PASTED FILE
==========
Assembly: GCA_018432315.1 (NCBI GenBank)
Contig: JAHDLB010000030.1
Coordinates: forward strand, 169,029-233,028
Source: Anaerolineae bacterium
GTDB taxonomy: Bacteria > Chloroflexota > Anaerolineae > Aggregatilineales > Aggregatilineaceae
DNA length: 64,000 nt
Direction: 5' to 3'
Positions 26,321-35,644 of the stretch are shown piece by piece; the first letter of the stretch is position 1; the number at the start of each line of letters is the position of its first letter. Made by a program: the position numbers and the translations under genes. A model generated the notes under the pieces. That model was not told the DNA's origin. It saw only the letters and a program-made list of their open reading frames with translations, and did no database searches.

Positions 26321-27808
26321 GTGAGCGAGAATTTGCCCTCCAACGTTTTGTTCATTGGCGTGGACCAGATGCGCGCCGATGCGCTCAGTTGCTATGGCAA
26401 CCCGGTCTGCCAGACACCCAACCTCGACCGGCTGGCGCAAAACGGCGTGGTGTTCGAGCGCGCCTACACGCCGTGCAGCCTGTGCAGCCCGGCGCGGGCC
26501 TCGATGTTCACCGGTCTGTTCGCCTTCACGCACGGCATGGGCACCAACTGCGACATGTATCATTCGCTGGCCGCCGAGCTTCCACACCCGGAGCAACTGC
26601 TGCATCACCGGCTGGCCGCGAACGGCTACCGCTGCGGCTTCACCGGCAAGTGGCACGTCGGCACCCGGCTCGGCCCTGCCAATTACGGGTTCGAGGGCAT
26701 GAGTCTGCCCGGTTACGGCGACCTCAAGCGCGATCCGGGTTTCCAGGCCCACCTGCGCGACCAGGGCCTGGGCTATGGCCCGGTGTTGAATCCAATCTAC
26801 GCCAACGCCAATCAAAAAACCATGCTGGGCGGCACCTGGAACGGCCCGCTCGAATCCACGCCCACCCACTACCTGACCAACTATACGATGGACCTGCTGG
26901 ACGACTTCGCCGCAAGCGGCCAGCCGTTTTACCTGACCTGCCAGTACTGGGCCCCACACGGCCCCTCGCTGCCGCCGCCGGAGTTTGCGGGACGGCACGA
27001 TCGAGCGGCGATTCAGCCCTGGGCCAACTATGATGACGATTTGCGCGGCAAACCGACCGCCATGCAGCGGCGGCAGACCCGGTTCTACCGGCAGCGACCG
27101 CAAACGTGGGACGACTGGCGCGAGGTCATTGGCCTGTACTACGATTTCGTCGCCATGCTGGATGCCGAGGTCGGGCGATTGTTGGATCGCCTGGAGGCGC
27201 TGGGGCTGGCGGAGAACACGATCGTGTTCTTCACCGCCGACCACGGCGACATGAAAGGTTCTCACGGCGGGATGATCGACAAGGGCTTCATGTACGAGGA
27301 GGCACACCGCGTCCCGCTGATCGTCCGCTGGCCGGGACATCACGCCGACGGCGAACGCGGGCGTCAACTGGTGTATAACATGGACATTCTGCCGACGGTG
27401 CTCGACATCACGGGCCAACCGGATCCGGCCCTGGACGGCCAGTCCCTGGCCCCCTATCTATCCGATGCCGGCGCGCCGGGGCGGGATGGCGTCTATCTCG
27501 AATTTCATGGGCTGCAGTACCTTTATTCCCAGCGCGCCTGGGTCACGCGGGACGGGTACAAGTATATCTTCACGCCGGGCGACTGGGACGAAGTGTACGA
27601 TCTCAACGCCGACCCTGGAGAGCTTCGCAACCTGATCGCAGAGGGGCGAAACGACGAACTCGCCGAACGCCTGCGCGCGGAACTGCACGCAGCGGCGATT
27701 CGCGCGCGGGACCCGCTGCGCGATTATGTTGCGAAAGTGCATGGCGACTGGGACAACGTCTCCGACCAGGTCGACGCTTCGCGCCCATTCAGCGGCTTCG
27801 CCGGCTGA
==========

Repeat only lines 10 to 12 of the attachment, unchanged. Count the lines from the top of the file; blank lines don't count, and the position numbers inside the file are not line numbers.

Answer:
26321 GTGAGCGAGAATTTGCCCTCCAACGTTTTGTTCATTGGCGTGGACCAGATGCGCGCCGATGCGCTCAGTTGCTATGGCAA
26401 CCCGGTCTGCCAGACACCCAACCTCGACCGGCTGGCGCAAAACGGCGTGGTGTTCGAGCGCGCCTACACGCCGTGCAGCCTGTGCAGCCCGGCGCGGGCC
26501 TCGATGTTCACCGGTCTGTTCGCCTTCACGCACGGCATGGGCACCAACTGCGACATGTATCATTCGCTGGCCGCCGAGCTTCCACACCCGGAGCAACTGC